SB152: Authorizes lottery bonds for a passenger terminal at the North Bend Airport.

SB175: Creates a council to pursue commercialization of university research.

HB2191: Creates a labor cost rebate for Oregon film production. HEALTH

HB2924: Requires 10 percent of money received from the national tobacco settlement to be spent on tobacco education and prevention programs.

HB2025: Requires fluoridation by water suppliers that serve more than 10,000 people. PUBLIC SAFETY

SB89: Makes it a felony for state employees to have sex with prison inmates or other people in state custody.

SB183: Creates a crime of distribution of equipment or precursor chemicals for use in manufacturing controlled substances.

HB2035: Creates a violation for discharging a paintball gun toward or inside a public park. ELECTIONS

SB27: Allows the state Voters' Pamphlet to include the financial effects of a ballot measure if it doesn't pass.

SB160: Requires candidates and political action committees to file campaign contribution and expenditure reports every seven days.

SB201: Requires initiative petitioners to collect 10 percent of the necessary signatures before receiving a ballot title. CONSUMERS

SB120: Authorizes the Department of Consumer and Business Services to investigate prearranged funeral services, credit services, collection agencies and debt consolidation agencies.

HB2036: Prohibits gift cards that decline in value or expire. RECREATION

SB56: Bans operating a motorboat with someone hanging off the transom.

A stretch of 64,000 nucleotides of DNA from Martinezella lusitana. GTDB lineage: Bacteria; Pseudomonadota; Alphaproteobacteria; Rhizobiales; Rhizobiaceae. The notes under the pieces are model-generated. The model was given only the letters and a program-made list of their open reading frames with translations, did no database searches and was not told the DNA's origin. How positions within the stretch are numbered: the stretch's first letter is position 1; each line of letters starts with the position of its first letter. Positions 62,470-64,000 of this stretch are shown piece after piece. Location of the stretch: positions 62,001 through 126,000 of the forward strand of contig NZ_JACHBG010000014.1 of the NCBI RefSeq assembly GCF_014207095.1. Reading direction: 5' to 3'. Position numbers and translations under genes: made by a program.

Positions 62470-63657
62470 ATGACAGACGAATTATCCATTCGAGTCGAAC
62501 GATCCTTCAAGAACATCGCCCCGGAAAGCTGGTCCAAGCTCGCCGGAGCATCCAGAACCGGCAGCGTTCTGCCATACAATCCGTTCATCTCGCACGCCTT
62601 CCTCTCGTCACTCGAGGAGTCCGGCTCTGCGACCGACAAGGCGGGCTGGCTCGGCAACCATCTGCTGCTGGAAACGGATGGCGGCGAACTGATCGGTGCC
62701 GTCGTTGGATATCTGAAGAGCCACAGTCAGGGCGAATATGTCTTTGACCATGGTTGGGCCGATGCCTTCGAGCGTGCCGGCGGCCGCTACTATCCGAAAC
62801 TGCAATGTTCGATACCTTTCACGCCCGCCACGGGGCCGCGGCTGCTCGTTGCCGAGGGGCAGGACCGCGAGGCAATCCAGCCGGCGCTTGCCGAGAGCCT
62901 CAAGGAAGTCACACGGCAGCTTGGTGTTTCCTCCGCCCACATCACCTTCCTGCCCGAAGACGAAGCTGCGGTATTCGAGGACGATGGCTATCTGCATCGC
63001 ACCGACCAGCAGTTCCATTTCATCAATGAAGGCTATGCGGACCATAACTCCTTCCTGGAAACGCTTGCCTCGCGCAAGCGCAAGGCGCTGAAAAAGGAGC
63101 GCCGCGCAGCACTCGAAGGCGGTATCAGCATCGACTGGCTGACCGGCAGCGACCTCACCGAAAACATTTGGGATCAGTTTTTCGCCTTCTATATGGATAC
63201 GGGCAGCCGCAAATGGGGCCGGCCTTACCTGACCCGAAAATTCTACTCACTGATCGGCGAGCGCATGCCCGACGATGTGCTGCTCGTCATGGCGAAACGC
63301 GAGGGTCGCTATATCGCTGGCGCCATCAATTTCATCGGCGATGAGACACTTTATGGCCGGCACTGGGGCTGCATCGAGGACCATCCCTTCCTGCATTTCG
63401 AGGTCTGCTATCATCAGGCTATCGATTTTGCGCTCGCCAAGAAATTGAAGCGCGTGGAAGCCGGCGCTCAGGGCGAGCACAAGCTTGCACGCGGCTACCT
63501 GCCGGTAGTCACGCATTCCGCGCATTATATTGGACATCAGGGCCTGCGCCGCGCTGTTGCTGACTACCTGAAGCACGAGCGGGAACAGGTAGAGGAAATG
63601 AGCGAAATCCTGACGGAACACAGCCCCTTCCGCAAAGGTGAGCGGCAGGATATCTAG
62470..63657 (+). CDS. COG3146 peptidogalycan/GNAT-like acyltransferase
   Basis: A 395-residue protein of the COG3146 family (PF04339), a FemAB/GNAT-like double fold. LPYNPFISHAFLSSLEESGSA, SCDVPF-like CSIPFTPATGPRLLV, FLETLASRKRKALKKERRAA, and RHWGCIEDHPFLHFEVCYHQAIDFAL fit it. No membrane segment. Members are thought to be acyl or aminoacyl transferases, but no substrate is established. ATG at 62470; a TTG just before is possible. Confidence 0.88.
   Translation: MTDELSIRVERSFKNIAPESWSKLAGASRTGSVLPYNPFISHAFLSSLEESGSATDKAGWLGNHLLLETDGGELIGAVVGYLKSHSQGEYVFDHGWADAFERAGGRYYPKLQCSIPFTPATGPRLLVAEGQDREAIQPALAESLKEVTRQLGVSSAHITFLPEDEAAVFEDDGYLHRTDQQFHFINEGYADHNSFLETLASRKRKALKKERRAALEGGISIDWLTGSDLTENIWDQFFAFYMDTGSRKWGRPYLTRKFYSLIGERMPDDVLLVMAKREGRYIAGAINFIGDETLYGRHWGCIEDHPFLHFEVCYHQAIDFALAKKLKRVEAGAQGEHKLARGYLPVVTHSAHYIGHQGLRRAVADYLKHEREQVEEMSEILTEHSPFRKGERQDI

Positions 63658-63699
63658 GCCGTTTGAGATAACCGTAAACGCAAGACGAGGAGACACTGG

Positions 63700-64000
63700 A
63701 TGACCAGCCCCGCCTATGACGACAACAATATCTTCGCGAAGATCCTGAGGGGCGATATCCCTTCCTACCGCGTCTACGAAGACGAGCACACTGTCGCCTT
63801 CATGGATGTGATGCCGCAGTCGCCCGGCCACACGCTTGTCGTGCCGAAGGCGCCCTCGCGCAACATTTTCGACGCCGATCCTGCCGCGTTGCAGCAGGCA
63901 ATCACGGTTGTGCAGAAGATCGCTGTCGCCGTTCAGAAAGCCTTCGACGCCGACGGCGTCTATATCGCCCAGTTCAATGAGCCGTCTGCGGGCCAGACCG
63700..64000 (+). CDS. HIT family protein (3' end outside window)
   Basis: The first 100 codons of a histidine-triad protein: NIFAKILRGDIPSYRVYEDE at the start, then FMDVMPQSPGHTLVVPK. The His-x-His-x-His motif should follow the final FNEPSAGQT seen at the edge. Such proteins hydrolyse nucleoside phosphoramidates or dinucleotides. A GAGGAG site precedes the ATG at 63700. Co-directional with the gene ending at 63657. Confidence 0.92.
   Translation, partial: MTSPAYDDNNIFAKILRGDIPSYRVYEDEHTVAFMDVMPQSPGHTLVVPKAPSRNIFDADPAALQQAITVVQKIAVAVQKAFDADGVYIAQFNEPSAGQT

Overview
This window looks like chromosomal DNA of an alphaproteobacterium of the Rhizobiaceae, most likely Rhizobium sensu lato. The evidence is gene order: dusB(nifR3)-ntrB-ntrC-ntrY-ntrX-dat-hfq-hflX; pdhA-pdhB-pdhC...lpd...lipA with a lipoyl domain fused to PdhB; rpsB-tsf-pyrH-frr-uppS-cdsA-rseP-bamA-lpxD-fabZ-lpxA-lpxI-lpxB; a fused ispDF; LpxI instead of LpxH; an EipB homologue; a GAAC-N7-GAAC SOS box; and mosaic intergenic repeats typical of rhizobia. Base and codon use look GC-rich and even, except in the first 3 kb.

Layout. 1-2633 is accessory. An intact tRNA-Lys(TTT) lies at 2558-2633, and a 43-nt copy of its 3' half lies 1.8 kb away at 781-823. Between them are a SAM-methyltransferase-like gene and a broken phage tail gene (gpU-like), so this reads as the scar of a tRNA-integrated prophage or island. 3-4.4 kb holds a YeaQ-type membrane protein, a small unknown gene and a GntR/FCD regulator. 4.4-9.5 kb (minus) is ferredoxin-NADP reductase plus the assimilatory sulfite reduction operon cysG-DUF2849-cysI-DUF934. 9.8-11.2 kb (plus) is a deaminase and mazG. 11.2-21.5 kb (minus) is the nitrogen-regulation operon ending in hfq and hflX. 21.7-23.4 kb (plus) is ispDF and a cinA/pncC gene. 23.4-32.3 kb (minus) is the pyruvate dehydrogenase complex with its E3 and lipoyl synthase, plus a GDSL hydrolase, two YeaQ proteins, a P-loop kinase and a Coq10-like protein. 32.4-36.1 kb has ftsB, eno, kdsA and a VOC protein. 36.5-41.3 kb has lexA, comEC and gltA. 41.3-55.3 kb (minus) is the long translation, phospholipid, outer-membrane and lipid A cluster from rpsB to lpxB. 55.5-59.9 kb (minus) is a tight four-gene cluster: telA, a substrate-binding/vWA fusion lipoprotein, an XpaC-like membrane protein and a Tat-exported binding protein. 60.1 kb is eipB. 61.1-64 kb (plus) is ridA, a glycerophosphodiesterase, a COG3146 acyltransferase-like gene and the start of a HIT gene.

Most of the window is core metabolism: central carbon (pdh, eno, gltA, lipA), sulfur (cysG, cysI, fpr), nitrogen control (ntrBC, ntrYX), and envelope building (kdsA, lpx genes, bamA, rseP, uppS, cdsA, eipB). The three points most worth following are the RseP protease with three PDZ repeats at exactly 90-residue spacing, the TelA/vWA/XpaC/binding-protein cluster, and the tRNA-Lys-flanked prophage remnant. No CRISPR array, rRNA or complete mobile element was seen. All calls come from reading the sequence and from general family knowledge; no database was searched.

SB68: Requires a permit to operate an all-terrain vehicle on the beach. OTHER

SB76: Allows the parent or guardian of a person younger than 18 to request cancellation of driving privileges.

SB125: Allows "primarily herbivorous" piranha to be possessed without a permit.

SB176: Bans discrimination in housing, public accommodation, education and employment based on sexual orientation.

To find out more: To get a complete list of bills, or the text of any bill, go to www.leg.state.or.us and click on "bill and laws."

-- James Mayer
 

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That my friends is how ODFW fools the public. Make them think one thing, while the are doing something else. As I said in another thread, vast majority of the public doesn't take the time to read up on piranas. They get the info from the tv news, newspaper and what they hear from other people. As far as they are concerned, vegetarian piranas are silver dollars and pacus. So that makes those kinds of "piranas" harmless PERIOD. I posted the other link about the pacu capture to show you the way the media portrays such captures and how people who take their 15 minutes of fame to twist information around.
 

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even tho it doesnt really affect me... is there anything we can do if we dont live there? i mean like writing to senators and local officials? anything along those lines? we could get a massive petition or something like that couldnt we?
 

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Discussion Starter · #10 ·
jonscilz Posted Today, 11:22 AM
even tho it doesnt really affect me... is there anything we can do if we dont live there? i mean like writing to senators and local officials? anything along those lines? we could get a massive petition or something like that couldnt we?
IF ODFW manages to get a vote on the Statute out of committee, then that is EXACTLY what I intend to ask hobbyists to do. For now, its quietly being (hopefully) killed. Its just wait and see over the next week or so. Assuming its ever looked at by Senators for a vote.